“We obviously didn’t have anything. Southport Middle donated clothes to us, and pretty much all of my teachers (said), ‘You don’t have to do any of your make-up work. Just get back to school whenever you (can),’” Cox said.


Lingering Effects…

Cox and her family have struggled with memories of the explosion. Just being four doors down, the blast did enough damage to categorize the Cox home as uninhabitable. The officials allowed them to take two hours to get everything they could out of their house due to the unstable foundation.

According to Cox, both she and her mother have had difficulties sleeping at night when there are storms.

“Loud noises still bother us and give us flashbacks,” Cox said, “like fireworks, fire alarms (and) thunder.”

Cox, however, says the major triggers she once experienced after the explosion aren’t nearly as intense today. The Cox family now has a new house and a new family pet.

Due to the explosion, the Cox family along with many others have suffered from traumatic stress.

Psychologist Kelly Miller says those who undergo traumatic stress “may avoid situations that remind them of some things.”

For example, one of the effects the tragedy had on Hinds was not being able to watch explosions on T.V. because it would bring back bad memories. He also said the explosion affected where he wanted to go in his house.

“When it happened, I was upstairs,” Hinds said, “and I couldn’t go upstairs for like a month. I don’t know what the reason was. It just kind of weirded me out.”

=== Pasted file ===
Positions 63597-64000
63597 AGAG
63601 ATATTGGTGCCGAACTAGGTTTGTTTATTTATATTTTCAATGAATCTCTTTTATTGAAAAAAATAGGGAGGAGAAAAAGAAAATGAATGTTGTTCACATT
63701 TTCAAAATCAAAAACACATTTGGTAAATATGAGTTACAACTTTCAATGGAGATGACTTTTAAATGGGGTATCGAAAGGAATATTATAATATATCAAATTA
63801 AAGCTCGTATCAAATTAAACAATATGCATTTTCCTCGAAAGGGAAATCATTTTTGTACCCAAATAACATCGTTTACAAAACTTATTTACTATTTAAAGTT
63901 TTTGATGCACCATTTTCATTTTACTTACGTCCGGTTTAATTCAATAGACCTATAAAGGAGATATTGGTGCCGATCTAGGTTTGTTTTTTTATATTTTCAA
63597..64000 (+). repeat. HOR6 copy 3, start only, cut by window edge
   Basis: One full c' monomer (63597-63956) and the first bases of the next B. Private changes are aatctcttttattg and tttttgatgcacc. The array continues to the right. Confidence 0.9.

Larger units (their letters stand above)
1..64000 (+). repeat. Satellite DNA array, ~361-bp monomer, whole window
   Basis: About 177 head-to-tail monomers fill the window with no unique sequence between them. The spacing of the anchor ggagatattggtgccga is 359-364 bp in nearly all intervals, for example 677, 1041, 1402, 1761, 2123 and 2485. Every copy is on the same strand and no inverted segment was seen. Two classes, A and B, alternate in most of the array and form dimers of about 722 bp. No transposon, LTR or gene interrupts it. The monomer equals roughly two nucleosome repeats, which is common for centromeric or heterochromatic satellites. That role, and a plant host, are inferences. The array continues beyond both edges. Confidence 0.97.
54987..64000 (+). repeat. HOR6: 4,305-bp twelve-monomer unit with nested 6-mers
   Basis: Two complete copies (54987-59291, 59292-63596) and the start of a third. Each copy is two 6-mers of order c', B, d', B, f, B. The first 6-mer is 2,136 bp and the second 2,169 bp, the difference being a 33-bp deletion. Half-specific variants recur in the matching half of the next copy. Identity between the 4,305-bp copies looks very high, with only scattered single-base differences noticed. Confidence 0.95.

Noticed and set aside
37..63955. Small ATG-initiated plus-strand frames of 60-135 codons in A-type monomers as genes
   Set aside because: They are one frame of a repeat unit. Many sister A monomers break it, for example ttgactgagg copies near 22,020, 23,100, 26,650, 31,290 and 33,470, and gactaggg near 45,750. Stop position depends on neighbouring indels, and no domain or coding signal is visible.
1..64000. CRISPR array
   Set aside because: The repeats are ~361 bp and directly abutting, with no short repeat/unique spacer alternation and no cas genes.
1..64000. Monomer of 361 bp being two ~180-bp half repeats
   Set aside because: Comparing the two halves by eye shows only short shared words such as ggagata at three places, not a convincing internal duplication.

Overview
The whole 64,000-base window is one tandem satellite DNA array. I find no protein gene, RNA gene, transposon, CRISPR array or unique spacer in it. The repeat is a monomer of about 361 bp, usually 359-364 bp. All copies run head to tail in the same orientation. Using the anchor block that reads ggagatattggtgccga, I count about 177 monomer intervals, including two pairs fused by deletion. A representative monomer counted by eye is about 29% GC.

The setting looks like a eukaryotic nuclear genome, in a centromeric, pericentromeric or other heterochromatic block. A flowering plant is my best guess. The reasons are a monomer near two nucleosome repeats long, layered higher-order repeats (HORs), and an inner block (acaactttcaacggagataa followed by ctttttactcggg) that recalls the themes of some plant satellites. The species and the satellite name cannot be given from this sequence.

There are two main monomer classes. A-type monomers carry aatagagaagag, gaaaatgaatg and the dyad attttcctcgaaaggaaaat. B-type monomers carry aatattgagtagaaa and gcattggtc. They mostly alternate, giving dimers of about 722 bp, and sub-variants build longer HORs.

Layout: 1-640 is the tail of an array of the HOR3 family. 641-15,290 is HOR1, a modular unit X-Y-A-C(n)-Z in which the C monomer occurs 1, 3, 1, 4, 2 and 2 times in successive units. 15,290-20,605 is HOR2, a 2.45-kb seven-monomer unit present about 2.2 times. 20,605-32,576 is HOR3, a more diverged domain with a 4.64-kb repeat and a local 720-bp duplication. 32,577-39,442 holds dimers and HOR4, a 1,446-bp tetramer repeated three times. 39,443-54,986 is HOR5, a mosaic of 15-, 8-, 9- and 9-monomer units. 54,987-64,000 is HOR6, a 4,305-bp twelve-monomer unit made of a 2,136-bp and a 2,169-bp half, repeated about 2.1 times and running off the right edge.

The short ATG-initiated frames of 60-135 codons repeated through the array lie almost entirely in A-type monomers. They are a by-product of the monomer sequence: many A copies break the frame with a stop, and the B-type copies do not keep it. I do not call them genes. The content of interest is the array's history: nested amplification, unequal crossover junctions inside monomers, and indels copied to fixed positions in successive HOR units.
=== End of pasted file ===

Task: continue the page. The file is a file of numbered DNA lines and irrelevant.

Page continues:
He slept either on the couch or in his mom’s room to recollections of the blast.

Now he says, there are only little things that may bring him back to that night.

Sophomore Colby Cocherell was the closest to the explosion out of the three families, being just three houses down from the bombing. The damage to the foundation of his house was so severe that a thunderstorm could have knocked the whole thing down, according to Cocherell. His older brother Hunter and their father were out of town that night. This left Cocherell and his mother alone to vacate their house.

For Cocherell, things such as fireworks appeared different to him because of the explosion. He began to recover when the houses were being rebuilt and there was less of a visual reminder.

“For the first year or so,” Cocherell said, “when we had to stay in an apartment, I think I did (have traumatic stress) because I’d hear doors close that were loud, and it just kind of scared me.”

Miller also confirms that “for some, over time all of those feelings and that traumatic stress can start to fade, and life returns back to normal” such as Cocherell’s progressive recovery.